The construction output growth forecast for Sub-Saharan Africa (SSA) in 2020 has been cut down to -4.9% from previous forecast of 0.7%, according to GlobalData, a leading data and analytics company. The region is expected to enter a region-wide deep recession in 2020 as a result of the COVID-19 pandemic driven by several headwinds – most of which are related to policies imposed to contain the spread of COVID-19.
Yasmine Ghozzi, Economist at GlobalData, comments: “The closure of borders adversely affecting trade flows and tourism, the collapse of global demand and the disruption of supply chains have also impacted the SSA region. The lingering effects of COVID-19 on travel, trade and investment, along with governments’ limited fiscal space and soaring debt levels, will still be felt in 2021.”
Construction output is expected to grow by 4.6% in 2021, as, once the industry is permitted to operate at normal or near-normal levels, there could be a sharp recovery in output levels compared to periods when works were not permitted or were severely restricted. This will particularly be the case in when comparing Q2 2021 output levels with those in Q2 2020 in South Africa and Nigeria, where activities were completely halted in time of imposed strict lockdown. However, despite the expected growth in 2021, output will still be below 2019 levels.
In line with GlobalData’s expectations of a sharp decline in construction output in South Africa (SA) in Q2 2020 and a strict six-week lockdown, SA’s construction industry is forecast to contract by 14.3% in 2020.
GlobalData has further cut its growth rate for Nigeria’s construction industry to -12.8%, and foresees that weak public investment alongside limited foreign direct investment (FDI) amid the global economic downturn is pushing Nigeria into a steep recession.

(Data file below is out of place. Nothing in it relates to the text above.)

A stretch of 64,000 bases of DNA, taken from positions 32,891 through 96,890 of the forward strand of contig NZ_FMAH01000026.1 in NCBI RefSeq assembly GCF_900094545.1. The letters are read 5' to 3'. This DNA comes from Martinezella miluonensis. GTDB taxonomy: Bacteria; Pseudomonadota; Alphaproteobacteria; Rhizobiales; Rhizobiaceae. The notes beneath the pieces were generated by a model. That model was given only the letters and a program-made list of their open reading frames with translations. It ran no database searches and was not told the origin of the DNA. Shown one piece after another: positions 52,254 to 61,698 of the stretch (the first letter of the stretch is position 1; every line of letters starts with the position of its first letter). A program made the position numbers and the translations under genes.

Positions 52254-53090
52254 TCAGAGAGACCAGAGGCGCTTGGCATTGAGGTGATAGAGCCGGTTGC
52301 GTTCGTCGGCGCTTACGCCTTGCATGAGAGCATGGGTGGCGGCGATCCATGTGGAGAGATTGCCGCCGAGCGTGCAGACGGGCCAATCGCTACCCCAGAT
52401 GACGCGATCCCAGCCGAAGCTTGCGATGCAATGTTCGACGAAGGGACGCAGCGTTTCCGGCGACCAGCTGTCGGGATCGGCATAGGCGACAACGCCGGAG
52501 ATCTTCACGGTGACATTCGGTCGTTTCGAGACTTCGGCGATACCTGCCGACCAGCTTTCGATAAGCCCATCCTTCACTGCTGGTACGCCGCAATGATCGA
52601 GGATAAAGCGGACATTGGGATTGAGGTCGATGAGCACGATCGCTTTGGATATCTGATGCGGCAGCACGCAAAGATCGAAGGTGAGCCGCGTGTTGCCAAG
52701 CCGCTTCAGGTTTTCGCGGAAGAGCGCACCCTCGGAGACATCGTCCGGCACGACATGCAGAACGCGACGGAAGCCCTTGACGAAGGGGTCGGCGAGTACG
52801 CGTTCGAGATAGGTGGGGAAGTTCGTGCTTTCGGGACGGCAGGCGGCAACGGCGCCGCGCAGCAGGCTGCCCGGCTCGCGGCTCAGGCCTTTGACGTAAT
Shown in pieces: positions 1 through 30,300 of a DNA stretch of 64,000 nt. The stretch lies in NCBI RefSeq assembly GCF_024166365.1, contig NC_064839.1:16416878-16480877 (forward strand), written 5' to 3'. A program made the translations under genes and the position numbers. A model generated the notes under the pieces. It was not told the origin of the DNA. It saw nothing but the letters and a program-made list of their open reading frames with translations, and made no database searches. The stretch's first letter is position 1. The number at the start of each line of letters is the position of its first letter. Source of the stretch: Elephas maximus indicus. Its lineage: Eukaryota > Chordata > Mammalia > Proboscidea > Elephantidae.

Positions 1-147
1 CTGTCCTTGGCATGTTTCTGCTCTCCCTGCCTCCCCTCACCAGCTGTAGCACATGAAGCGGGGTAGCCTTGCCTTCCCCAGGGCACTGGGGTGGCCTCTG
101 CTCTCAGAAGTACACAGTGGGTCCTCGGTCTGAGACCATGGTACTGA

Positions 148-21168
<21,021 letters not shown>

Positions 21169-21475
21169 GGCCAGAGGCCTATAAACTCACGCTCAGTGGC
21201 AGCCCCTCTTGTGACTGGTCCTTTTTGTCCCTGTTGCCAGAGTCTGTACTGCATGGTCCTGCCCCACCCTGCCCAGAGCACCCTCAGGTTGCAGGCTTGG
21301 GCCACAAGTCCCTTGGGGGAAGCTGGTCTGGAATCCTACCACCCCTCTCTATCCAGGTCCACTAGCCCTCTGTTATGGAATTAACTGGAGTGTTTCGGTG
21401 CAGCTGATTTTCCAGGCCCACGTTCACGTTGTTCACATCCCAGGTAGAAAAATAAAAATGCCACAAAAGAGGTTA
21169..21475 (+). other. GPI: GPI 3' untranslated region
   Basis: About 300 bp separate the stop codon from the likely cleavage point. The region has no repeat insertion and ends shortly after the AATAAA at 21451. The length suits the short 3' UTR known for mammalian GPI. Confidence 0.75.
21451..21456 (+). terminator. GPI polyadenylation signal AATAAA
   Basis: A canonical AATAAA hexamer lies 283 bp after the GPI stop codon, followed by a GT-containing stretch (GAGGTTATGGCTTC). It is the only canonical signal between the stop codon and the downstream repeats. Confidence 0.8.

Ghozzi comments: “The negative impact from the pandemic, lockdown measures and low oil prices, have already been felt across all sectors, especially in retail and real estate. Nigeria’s economy contracted by 6.1% year on year in Q2 2020 – the steepest in the last ten years. While the lockdown has been eased in the wake of heavy economic losses, continued rise in cases especially in Lagos meant the local economy is yet to fully re-open.”
GlobalData has cut its growth rate for Kenya’s construction sector to 2.5% from an earlier estimate of 3.1% for 2020 – given disruptions to trade and commerce, a collapse in tourism, weaker investment and faltering consumption due to heavy job losses and curfews.
GlobalData has cut Ethiopia’s construction growth to 3.1%, from an earlier estimate of 7.8% in 2020, and to 5% in 2021.
Ghozzi adds: “The weaker growth outlook reflects several factors, including the likelihood of a decline in project financing – given concerns surrounding the completion of projects, exacerbated by a sharp rise in the country’s fiscal debt. Investor sentiment will also be weighed down by political tensions stemming for a number of issues, notably protests in mid-August due to the detention of an opposition leader, a dispute between Egypt-Sudan-Ethiopia over government plans to fill the Grand Ethiopian Renaissance Dam, and political tensions in the Tigray region, a key industrial area.”
GlobalData forecasts construction output in Angola to grow at 0.5% in 2020 (down from an earlier estimate of 2.2% in 2020). The country is dominated by the oil and gas industry, which accounts for about 50% of its GDP and is the primary source of revenue for the country – more than 70% of government revenue and 90% of Angola’s exports come from oil activities.
The risk of over indebtedness remains significant, as the debt is vulnerable to currency depreciations and variations in the price of oil, which will have knock on effect on the construction industry.
For Zambia, GlobalData has cut its construction output growth forecast to -8% in 2020 from an earlier estimate of -3% in 2020.
Ghozzi comments: “Strict containment measures and a sliding Kwacha are restricting domestic demand, while weaker global demand and depressed commodity prices are likely to knock the external sector. Tourism has been hit hard, and the risk of debt default further clouds the outlook.”164